3
$\begingroup$

I have been trying to solve the following equation:

$5^x+7^x=12^x.$

Obviously, x=1 is a solution but how do I prove that there are no other solutions.

$\endgroup$
  • $\begingroup$ Is $x$ supposed to be an integer, or is it a real number? Is it allowed to be negative? $\endgroup$ – Mark Bennet Sep 29 '14 at 14:23
  • $\begingroup$ if you're familiar with derivatives you could just use that $\endgroup$ – mm-aops Sep 29 '14 at 14:23
  • $\begingroup$ X is real number. No, I cannot use derivatives in the solution. $\endgroup$ – chen h. Sep 29 '14 at 14:34
  • 2
    $\begingroup$ For $x > 2$, you can use Fermat's last theorem! $\endgroup$ – rlms Sep 29 '14 at 20:33
  • $\begingroup$ FLT doesn't work for all $x \in \mathbb{R}$. $\endgroup$ – Confuse Feb 7 '17 at 7:43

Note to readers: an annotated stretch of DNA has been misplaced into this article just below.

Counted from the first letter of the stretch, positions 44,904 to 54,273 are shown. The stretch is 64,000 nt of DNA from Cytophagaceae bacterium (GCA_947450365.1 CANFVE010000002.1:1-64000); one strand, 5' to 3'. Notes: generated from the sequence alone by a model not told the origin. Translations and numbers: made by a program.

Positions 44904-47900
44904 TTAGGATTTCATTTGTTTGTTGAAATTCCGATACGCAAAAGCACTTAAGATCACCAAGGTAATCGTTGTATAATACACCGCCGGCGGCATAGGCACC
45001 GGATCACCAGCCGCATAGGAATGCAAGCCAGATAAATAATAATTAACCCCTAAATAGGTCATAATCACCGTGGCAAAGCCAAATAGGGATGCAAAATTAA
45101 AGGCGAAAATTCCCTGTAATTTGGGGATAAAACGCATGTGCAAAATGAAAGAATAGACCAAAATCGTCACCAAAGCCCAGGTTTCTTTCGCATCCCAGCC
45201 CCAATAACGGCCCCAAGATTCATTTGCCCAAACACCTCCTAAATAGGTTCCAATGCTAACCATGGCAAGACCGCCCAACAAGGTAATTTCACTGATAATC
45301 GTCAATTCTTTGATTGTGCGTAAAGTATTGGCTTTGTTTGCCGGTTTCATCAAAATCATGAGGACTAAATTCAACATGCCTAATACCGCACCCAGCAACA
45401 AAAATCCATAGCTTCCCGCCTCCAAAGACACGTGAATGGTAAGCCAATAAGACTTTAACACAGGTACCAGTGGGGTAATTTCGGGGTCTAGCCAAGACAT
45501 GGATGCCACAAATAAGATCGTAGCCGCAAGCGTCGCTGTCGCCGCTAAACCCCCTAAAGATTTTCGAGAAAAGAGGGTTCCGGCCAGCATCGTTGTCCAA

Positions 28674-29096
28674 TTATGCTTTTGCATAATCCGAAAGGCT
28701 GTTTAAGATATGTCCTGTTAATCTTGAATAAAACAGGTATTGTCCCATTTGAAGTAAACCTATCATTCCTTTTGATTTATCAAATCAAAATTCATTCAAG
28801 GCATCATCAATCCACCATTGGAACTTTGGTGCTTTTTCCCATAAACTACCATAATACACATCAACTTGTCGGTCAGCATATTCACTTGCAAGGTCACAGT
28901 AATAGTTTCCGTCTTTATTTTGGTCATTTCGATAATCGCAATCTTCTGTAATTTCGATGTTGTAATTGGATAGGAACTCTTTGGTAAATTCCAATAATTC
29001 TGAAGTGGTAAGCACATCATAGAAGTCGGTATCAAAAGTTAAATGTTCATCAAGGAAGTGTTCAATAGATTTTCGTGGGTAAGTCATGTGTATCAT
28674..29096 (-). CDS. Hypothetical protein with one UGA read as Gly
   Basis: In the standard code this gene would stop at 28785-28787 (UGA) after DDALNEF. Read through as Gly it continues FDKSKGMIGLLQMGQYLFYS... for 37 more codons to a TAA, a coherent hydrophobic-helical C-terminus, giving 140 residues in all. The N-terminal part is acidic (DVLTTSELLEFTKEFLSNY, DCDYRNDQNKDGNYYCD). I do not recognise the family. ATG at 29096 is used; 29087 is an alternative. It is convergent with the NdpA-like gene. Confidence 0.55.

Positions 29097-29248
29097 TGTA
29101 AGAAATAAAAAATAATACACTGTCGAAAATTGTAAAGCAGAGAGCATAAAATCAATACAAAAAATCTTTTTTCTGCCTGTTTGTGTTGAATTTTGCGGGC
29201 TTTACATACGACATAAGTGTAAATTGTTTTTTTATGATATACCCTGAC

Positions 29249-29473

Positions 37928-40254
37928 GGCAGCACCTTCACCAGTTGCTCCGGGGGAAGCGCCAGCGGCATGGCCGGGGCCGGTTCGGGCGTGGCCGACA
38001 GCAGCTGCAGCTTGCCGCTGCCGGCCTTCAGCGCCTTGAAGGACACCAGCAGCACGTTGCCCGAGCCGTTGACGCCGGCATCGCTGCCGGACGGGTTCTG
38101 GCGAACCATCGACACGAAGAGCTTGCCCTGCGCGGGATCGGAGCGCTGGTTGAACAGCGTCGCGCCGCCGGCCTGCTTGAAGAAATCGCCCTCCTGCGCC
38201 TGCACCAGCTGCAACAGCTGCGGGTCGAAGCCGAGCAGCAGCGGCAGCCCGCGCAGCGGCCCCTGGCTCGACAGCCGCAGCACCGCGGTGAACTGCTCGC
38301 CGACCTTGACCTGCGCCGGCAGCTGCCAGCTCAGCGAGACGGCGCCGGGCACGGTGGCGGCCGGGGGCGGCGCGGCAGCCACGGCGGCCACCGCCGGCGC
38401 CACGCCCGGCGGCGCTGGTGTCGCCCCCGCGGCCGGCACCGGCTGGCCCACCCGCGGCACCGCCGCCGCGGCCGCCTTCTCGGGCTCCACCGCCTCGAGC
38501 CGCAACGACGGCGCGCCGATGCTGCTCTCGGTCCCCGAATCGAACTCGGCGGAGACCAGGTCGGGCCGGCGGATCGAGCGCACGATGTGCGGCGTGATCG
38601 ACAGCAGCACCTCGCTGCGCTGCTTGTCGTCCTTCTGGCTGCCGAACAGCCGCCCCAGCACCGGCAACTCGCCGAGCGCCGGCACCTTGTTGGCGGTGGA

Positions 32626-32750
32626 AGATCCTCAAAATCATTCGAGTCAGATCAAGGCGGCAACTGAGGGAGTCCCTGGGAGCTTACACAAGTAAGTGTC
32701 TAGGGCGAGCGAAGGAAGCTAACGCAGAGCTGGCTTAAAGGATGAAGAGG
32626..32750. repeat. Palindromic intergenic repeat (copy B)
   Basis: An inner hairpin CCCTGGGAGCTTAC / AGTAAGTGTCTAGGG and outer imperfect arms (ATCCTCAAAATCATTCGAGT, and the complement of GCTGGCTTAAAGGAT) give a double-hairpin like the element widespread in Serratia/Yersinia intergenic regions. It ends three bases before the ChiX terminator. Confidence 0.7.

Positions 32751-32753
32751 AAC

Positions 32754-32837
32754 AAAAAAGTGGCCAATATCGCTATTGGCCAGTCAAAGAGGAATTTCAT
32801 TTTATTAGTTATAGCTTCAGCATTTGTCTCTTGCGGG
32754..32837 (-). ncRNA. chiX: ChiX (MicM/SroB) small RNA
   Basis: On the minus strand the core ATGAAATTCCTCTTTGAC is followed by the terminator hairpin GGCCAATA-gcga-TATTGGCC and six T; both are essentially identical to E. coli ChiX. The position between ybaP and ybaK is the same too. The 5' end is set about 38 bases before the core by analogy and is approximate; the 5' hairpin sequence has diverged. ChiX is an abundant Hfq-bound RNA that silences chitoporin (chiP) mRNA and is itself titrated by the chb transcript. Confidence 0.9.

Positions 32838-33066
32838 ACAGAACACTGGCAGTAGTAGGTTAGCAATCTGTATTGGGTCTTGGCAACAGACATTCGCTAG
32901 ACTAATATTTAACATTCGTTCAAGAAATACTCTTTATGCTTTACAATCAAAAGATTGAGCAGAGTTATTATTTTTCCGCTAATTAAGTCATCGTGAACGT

10
$\begingroup$

we'll show it has no solutions for $x > 1$, hope you can use the idea to deal with the other case. your observation (that $1$ is a solution) will be crucial. write $x = 1 + y$ with $y > 0$, then $$ 5^x + 7^x = 5 \cdot 5^y + 7 \cdot 7^y < (5+7)\cdot 7^y < 12 \cdot 12^y = 12^x$$ inequalities are strict because $y > 0$.

$\endgroup$

Your Answer

By clicking “Post Your Answer”, you agree to our terms of service, privacy policy and cookie policy

Not the answer you're looking for? Browse other questions tagged or ask your own question.